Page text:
Scientists Develop Entirely Textile-Based, Bacteria-Powered Bio-Battery

A team of researchers led by faculty at Binghamton University, State University of New York have created a totally textile-based, bacteria-powered bio-battery that could one day be incorporated into wearable electronics.

Binghamton University Electrical and Computer Science Assistant Professor Seokheun Choi, created an entirely textile-based biobattery that can produce maximum power similar to that produced by his previous paper-based microbial fuel cells. Credit: Binghamton University, State University of New York

The team, headed by Binghamton University Electrical and Computer Science Assistant Professor Seokheun Choi, developed a totally textile-based biobattery that can generate maximum power similar to that produced by his earlier paper-based microbial fuel cells.

Moreover, these textile-based biobatteries display stable electricity-generating capability when examined under recurrent stretching and twisting cycles.

Choi said that this stretchable, twistable power device could launch a standardized platform for textile-based biobatteries and will be potentially combined into wearable electronics in the future.

There is a clear and pressing need for flexible and stretchable electronics that can be easily integrated with a wide range of surroundings to collect real-time information, those electronics must perform reliably even while intimately used on substrates with complex and curvilinear shapes, like moving body parts or organs. We considered a flexible, stretchable, miniaturized biobattery as a truly useful energy technology because of their sustainable, renewable and eco-friendly capabilities.

Seokheun Choi, Assistant Professor,  Electrical and Computer Science Binghamton University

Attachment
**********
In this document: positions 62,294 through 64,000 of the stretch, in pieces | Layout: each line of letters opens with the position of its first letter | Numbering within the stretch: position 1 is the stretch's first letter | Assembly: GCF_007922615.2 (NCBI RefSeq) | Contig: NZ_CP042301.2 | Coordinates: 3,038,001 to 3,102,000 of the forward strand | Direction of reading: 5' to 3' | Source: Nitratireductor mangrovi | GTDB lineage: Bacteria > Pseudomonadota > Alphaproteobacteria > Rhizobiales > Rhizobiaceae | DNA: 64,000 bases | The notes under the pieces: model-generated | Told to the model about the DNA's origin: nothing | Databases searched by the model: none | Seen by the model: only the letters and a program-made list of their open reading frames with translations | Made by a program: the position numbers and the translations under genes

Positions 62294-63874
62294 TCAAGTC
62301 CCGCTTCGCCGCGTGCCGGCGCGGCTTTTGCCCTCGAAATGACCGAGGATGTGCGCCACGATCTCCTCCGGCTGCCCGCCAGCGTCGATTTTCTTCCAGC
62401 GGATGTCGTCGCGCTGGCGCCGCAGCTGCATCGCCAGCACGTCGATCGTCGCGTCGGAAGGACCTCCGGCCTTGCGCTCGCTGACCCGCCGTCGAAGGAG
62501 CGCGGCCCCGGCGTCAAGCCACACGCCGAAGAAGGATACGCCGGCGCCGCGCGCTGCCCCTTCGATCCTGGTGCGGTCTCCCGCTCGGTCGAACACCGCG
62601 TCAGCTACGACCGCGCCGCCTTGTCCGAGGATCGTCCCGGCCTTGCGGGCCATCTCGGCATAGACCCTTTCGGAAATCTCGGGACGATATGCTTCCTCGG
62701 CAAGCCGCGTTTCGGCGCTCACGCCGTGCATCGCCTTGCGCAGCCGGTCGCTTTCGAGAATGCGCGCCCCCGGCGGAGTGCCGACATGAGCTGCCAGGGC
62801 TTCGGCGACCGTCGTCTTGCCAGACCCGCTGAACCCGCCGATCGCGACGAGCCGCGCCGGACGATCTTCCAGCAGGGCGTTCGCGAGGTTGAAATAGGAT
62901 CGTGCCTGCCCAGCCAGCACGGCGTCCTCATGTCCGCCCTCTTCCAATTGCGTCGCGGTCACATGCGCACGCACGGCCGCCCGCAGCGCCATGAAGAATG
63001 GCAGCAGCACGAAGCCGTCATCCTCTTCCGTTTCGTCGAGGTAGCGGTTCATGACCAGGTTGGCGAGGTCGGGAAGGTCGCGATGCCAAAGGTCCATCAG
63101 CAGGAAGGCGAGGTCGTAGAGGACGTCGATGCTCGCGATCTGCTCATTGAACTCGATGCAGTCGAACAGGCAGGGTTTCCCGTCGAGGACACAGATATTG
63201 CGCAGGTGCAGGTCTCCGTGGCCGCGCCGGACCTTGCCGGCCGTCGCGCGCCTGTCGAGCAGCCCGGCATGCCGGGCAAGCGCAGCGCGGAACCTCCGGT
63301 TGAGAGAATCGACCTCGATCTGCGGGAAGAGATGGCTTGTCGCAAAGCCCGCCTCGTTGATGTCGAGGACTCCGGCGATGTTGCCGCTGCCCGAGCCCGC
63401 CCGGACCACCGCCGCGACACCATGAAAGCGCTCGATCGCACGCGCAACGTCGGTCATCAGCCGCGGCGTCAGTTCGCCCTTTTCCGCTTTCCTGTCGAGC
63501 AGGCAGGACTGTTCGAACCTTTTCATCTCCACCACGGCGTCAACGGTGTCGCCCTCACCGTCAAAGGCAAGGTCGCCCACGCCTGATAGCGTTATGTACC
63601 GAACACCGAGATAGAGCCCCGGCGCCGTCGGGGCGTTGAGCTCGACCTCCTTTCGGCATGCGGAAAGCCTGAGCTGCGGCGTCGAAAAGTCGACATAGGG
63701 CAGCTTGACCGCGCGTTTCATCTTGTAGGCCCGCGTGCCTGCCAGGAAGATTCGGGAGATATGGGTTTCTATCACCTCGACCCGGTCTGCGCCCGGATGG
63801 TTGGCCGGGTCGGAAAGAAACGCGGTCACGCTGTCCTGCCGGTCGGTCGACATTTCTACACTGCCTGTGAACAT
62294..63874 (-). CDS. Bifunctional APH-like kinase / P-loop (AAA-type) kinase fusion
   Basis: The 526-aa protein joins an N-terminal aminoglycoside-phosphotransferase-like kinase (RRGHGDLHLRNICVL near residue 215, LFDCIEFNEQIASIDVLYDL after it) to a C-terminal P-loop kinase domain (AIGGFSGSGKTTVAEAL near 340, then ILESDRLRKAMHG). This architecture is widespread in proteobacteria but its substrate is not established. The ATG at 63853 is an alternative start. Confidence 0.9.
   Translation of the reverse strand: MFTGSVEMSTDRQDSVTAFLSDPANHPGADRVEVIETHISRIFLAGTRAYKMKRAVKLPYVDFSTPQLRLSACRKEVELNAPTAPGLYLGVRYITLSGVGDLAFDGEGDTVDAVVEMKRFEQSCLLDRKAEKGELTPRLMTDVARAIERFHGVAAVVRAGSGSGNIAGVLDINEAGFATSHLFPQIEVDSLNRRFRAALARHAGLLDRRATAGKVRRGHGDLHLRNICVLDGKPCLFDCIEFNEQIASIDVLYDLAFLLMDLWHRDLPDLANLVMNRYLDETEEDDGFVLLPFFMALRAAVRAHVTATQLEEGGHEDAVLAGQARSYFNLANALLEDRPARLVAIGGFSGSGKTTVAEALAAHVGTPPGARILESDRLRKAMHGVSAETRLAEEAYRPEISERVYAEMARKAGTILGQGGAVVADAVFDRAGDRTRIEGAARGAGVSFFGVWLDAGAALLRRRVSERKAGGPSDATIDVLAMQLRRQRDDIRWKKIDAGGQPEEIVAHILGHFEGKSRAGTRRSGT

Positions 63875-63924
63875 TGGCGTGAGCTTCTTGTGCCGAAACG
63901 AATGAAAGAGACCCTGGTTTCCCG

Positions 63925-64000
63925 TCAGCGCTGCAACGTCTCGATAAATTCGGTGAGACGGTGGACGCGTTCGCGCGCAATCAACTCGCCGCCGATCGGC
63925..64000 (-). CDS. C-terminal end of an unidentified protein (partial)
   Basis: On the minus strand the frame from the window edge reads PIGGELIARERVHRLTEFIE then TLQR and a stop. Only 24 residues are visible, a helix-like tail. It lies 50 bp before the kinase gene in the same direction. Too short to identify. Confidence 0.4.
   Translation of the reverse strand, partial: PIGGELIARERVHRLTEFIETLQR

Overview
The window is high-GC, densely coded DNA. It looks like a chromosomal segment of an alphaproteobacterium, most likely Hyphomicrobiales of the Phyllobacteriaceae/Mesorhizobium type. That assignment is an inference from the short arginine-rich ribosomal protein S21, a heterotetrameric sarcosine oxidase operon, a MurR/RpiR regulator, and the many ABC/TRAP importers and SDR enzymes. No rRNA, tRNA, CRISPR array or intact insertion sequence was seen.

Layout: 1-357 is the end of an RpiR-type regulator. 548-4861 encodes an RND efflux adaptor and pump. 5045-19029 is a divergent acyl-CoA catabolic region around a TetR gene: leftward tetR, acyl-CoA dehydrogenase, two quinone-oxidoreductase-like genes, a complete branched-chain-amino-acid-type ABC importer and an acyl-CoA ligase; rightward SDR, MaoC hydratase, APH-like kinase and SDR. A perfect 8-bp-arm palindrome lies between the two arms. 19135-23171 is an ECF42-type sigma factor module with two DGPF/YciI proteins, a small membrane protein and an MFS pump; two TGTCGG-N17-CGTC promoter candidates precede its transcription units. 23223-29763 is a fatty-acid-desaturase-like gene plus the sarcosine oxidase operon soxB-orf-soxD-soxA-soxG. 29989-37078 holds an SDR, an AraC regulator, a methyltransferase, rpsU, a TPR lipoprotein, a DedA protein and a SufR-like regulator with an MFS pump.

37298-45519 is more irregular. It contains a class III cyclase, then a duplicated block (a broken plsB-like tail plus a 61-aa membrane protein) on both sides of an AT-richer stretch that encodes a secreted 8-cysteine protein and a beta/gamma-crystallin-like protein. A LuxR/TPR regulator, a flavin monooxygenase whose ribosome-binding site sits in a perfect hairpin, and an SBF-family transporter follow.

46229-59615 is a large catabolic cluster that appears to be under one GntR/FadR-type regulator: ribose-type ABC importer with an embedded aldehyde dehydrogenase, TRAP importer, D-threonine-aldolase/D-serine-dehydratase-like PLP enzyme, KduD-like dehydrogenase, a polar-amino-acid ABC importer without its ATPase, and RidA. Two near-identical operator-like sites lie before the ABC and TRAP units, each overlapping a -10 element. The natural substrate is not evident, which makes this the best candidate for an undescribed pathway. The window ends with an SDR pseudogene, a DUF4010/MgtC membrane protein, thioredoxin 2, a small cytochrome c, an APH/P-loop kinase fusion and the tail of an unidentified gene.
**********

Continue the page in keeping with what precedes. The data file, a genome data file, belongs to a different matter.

In contrast to traditional batteries and other enzymatic fuel cells, microbial fuel cells can be the most ideal power source for wearable electronics because the entire microbial cells as a biocatalyst provide stable enzymatic reactions and an extended lifetime, said Choi.

Sweat produced from the human body can be a potential fuel to support bacterial possibility, delivering the long-term operation of the microbial fuel cells.

If we consider that humans possess more bacterial cells than human cells in their bodies, the direct use of bacterial cells as a power resource interdependently with the human body is conceivable for wearable electronics.

Seokheun Choi, Assistant Professor,  Electrical and Computer Science Binghamton University

This research received support from the National Science Foundation, the Binghamton University Research Foundation and a Binghamton University ADL (Analytical and Diagnostics Laboratory) Small Grant.

The paper titled "Flexible and Stretchable Biobatteries: Monolithic Integration of Membrane-Free Microbial Fuel Cells in a Single Textile Layer," has been published in Advanced Energy Materials.

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